• A classic Chinese folktale about a duck that is taken by a Lord who wants to keep him as a prized possession.  A kind maid releases the bird and faces punishment, but will her deeds be rewarded?
  • A multicultural book that follows a boy going around the world to learn about different cultures and to meet diverse people. The details and friendly illustrations allow readers to travel around the world in a book.
  • A Cherokee legend about a husband and wife who quarrel, and then make up by a field of sweet strawberries, teaches important lessons about the act of forgiveness and gratitude.
  • Two Jim Crow era young African American girls fight discrimination by creating a shoe store of their own where African Americans can try on shoes in the store, which is something they cannot do in any store operated by a white person. This story teaches important historic lessons while also showing children who persevere in the face of adversity.
  • Ganesha, a young elephant child, loves anything sweet and sugary, but he takes his love too far. A humorous twist on a classic tale (with amazing, colorful illustrations) that introduces Indian culture and Hindu literature.
  • A Caldecott Honor Book that shows a community coming together to help a family in need, and celebrates the joy of working hard to save up for something special.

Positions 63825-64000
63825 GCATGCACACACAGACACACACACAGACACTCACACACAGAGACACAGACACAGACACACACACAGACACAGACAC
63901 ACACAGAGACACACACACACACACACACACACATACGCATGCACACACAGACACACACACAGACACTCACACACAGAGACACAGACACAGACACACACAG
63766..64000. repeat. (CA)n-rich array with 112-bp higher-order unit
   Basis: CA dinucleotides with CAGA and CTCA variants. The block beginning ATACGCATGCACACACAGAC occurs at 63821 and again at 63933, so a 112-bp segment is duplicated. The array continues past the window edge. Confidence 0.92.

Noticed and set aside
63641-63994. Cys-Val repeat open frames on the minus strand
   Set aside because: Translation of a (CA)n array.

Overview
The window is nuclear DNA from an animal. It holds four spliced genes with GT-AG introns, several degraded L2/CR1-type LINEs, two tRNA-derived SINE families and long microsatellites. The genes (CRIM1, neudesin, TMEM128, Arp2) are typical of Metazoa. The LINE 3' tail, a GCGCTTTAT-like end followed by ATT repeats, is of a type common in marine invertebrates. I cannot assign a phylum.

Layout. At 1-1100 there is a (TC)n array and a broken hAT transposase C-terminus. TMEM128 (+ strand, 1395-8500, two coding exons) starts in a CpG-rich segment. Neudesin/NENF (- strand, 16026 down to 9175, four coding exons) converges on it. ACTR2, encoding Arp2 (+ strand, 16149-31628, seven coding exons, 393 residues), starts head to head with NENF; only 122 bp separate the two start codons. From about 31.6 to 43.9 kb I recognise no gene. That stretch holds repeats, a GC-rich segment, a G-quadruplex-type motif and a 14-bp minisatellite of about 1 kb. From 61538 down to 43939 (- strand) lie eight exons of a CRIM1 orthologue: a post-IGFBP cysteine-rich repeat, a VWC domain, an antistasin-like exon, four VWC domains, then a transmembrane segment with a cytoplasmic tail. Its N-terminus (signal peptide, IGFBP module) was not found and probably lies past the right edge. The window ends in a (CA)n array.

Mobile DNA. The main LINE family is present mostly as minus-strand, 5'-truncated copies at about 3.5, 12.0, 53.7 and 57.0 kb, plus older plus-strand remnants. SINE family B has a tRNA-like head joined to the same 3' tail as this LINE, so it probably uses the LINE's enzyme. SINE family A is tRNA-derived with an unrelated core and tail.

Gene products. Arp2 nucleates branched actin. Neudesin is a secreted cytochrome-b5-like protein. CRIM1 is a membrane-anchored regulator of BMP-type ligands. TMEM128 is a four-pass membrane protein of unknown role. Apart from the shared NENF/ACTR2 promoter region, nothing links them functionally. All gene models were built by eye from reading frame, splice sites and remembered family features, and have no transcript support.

A few reviews of the books in this collection:

– “A sensitive and inspiring portrait of a family’s triumph in the face of adversity.” – Kirkus Reviews

– “Wonderful watercolor illustrations complete this sensitive, sweet story of learning to love yourself without compromise.” – Chicago Tribune

– “The immigrant experience has rarely been so poignantly evoked as it is in this direct, lyrical narrative that is able to stir emotions through the sheer simplicity of its telling… [The illustrations] seem to be moments taken from life, intensely personal and at the same time giving voice to and confirming an experience shared by countless others.” – Horn Book, starred review

“Yoon may be new to America, but her feelings as an outsider will be recognizable to all children.” – Publishers Weekly, starred review

– “This one stands tall not just for delving into a piece of labor history not previously covered, but for its ability to relate history with heart in resonance.” – Kirkus Reviews, starred review

– “..a picture book story influenced by Native American folklore. The stylized artwork and the educational addendum perfectly complement this enchanting fairy tale.” – Midwest Book Review

– “Celebrates the natural world simplified, softened, and sunlit. A delectable choice for reading aloud.” – Booklist

– “A tender knockout… it’s rare to find much vitality, spontaneity, and depth of feeling in such a simple, young book.” – Kirkus Reviews

– “… rich with magic, compassion and love. …elegant watercolor and pastel drawings… are exquisite.” – Publishers Weekly

– “When Shirin helps Ali, it changes their relationship and reveals the meaning of Ramadan.” – Booklist

– “A poignant yet realistic story… stunningly illustrated.” – Choices, Cooperative Children’s Book Center